As featured on NewsNow: Football news

Talking Tactics: How Lampard has used Kante to transform Chelsea

The unique challenges of playing football during a pandemic have simplified the Premier League. The decrease in time for tactical coaching between matches, coupled with the drop of pressing intensity as fatigue sets in, has simplified English football and seen what appears to be a regression to the early 2010s – when the division lacked the detail and sophistication of modern times.

Back then, before Antonio Conte, Pep Guardiola and Jurgen Klopp introduced us to automatisms and pressing traps, to hyper-choreographed phases of play both on and off the ball, Premier League managers could rely on their players to problem solve. The manager's job was to implement a broad strategy, but the landscape was simple enough that individuals trumped systems.

Manuel Pellegrini's title-winning Manchester City team is a good example, a vaguely attacking team without obvious set-plays or even a distinctive style of play, but with good-enough players to function in a relatively simplistic 4-2-3-1.


The pandemic has seen us return to those days, and it looks as though Frank Lampard – a player still in his prime in the early 2010s – stands to benefit more than most. Last season his lack of tactical detail, his preference for creative freedom with only broad strategic strokes applied from the dugout, looked too out-dated to be successful. But the simplicity of the sport through 2020 means little 'Football Manager' style changes of personnel can have a dramatic impact.

And so, where his enormous problem with the defensive transition seemed too systemic to be solved (Chelsea are decompressed between the lines, and move too far out of shape when on the ball), now Lampard appears to have patched things up simply by moving N'Golo Kante into a defensive midfield position.

The change has given Chelsea the defensive cover they need in the middle of the park to help sweep up behind the attackers, cutting off opposition counter-attacks before they get started.


Mainstream analysis of Kante's positional play over the last few games has broadly suggested the Frenchman has 'returned' to his defensive midfield role. In reality, Kante has virtually no experience of playing alone at the base of midfield.

Before a run of games in defensive midfield towards the end of last season, Kante has always functioned as part of a two. He had Danny Drinkwater alongside him in a two-man midfield at Leicester City and Nemanja Matic in a similar midfield shape under Antonio Conte at Chelsea.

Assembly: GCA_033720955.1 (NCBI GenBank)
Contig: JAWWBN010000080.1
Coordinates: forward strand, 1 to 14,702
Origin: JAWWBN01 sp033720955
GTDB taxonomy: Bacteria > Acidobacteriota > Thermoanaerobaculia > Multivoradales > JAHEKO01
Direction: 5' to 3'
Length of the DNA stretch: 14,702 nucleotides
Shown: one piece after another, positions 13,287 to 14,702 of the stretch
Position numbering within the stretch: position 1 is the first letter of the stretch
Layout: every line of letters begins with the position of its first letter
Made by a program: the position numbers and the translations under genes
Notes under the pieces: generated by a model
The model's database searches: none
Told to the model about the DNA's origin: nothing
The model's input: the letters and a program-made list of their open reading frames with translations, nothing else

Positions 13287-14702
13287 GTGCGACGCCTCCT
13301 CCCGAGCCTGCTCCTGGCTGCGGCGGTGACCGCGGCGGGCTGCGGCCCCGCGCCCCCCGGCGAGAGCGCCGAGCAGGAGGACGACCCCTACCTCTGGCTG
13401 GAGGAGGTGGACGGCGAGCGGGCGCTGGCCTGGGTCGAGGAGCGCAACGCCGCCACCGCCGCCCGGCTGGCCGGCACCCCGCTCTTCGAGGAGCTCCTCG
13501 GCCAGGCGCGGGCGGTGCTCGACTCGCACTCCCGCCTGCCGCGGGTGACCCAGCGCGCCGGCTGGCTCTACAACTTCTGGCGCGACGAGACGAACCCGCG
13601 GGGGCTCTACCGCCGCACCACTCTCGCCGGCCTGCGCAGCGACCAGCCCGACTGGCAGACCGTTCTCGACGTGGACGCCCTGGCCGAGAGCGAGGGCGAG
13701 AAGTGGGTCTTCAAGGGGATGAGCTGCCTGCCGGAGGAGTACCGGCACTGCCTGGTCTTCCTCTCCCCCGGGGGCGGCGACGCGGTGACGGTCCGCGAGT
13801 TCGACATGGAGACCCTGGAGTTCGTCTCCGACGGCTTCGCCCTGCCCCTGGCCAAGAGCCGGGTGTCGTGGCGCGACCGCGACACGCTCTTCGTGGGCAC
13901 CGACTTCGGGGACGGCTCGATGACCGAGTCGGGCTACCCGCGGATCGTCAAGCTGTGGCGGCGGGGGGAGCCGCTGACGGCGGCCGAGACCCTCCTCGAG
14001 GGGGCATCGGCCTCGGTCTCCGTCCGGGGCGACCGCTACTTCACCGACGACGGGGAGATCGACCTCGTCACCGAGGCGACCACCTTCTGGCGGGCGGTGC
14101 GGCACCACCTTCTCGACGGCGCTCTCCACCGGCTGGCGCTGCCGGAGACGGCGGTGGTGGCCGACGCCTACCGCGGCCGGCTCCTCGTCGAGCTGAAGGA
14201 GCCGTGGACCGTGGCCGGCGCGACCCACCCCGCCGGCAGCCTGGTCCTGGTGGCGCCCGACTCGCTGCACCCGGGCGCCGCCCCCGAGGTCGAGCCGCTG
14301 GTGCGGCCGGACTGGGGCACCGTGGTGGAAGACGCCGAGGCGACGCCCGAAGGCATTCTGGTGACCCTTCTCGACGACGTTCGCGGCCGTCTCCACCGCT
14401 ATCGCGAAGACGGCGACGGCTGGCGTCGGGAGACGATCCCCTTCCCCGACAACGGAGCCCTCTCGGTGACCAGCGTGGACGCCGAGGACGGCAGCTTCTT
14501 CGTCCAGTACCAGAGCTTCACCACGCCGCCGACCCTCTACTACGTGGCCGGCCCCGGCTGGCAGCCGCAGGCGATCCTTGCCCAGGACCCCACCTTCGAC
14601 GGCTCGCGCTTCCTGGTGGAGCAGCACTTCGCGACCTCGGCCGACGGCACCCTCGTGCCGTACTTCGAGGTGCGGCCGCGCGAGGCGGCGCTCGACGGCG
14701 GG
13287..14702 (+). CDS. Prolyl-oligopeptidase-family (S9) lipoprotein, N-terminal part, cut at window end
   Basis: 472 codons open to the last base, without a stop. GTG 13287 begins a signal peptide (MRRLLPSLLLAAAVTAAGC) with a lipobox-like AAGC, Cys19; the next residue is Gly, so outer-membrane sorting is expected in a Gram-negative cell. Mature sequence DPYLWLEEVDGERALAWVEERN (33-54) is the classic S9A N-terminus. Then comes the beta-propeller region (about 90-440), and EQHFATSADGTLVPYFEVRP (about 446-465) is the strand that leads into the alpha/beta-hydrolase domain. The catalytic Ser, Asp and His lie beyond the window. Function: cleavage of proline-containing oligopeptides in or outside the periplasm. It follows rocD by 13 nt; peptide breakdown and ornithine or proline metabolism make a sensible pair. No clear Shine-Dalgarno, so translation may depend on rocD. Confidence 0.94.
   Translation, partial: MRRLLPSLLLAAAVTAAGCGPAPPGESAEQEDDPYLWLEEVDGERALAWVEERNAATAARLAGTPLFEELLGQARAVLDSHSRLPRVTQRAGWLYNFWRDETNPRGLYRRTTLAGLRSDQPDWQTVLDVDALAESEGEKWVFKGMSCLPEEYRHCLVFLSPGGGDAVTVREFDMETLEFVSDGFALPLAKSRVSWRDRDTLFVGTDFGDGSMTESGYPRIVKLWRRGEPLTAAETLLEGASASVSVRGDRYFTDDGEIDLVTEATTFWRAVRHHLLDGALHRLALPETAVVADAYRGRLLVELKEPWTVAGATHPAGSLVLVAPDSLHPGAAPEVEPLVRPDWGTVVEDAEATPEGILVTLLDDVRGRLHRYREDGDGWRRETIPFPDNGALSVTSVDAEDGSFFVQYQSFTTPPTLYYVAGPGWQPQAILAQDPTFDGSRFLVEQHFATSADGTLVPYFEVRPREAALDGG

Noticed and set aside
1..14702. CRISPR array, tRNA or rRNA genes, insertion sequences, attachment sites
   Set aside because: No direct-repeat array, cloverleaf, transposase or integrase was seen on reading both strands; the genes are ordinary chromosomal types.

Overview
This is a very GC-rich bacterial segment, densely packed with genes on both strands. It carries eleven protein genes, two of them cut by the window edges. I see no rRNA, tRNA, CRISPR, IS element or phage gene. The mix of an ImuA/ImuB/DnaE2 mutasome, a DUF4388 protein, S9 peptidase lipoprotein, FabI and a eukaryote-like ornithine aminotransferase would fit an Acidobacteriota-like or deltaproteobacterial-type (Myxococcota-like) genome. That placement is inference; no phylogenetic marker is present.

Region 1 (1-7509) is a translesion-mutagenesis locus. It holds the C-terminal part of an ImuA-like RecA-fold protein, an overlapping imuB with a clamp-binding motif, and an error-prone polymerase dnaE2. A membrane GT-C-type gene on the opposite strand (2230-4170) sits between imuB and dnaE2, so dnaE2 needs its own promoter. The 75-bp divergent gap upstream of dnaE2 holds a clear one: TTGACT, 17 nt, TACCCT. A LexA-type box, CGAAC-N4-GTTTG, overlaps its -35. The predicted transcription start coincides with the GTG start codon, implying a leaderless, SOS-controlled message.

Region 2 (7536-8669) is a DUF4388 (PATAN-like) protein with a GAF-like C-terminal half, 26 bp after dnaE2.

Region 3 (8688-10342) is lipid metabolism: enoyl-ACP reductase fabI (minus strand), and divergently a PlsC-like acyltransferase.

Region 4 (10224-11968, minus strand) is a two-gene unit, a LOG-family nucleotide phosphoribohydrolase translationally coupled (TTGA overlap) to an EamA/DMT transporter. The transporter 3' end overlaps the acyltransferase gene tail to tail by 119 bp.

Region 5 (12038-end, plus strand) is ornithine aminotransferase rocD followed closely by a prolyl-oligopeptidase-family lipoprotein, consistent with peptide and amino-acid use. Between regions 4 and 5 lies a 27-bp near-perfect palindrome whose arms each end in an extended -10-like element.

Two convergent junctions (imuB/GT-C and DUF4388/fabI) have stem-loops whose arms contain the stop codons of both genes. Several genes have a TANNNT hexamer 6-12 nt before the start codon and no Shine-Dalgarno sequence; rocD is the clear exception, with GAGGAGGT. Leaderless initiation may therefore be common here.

Kante did feature as a defensive midfielder, behind two more advanced centre-mids, for four games at the start of Conte's reign in a 4-1-4-1, but in two of these games the Italian switched formations at half-time. By September, he found a way to shift to a 3-4-2-1 and Chelsea's season took off.

Aside from that brief spell, and a couple of games for France at the beginning of the World Cup before Didier Deschamps switched to a 4-2-3-1, Kante has never been placed in the Claude Makelele role. It is a startling misconception; Kante has never been a purely defensive player.


Starting with a game against Aston Villa in June, Kante's first appearance in the centre of a three-man midfield since a rogue Nations League match in October 2018, Chelsea's number seven has started 17 matches in all competitions for Chelsea and appeared as the lone defensive midfielder on eight occasions, notably doing so in each of their last three Premier League matches.

Chelsea have won seven of those eight games, falling to a 3-2 defeat to West Ham United in July. More tellingly, Kante has been excellent in his last three, averaging 11 ball recoveries per game as Chelsea conceded just once against Newcastle United, Sheffield United, and Burnley.

These are particularly easy matches, of course, and for now the sample size is too small, but Chelsea have looked more secure with someone of Kante's instinct for danger lurking in the centre circle, protecting his team's attacks. Lampard's side have certainly looked stronger than in the 3-3 draws with Southampton and West Brom, in which Kante roamed forward on the right side of a three.


The coming months promise to be erratic for every Premier League club. The fixture pile-up and lack of time for midweek coaching should see matches drop in intensity and become more simplistic tactical affairs. It should also mean that nobody will put together significant winning streaks, potentially lowering the title-winning points tally to somewhere in the mid-80s.

That seems achievable for Chelsea given their incredible depth of attacking talent. The Newcastle win on Saturday was the perfect of example of what this retrograde Chelsea can do: flat-track bully the majority of the division through sheer individual talent.

Lampard might not be the most sophisticated manager, but right now he doesn't need to be – and the simple act of converting Kante into a defensive midfielder has plugged a significant hole in the Chelsea midfield.

It won't have entirely solved their problems defending counter-attacks, but it doesn't have to. Chelsea can afford to lose quite a few games and still lift the title. With players like Kante filling the gaps, they stand a genuine chance.

Video of the day:

Alex Keble
About the author

Alex Keble

Have your say

Subscribe and go ad-free

For only $10 a year

  1. Go Ad-Free
  2. Faster site experience
  3. Support great writing
  4. Subscribe now
Launch Offer: 2 months free

Subscribe and go ad-free

For only $10 a year

Subscribe now
Launch Offer: 2 months free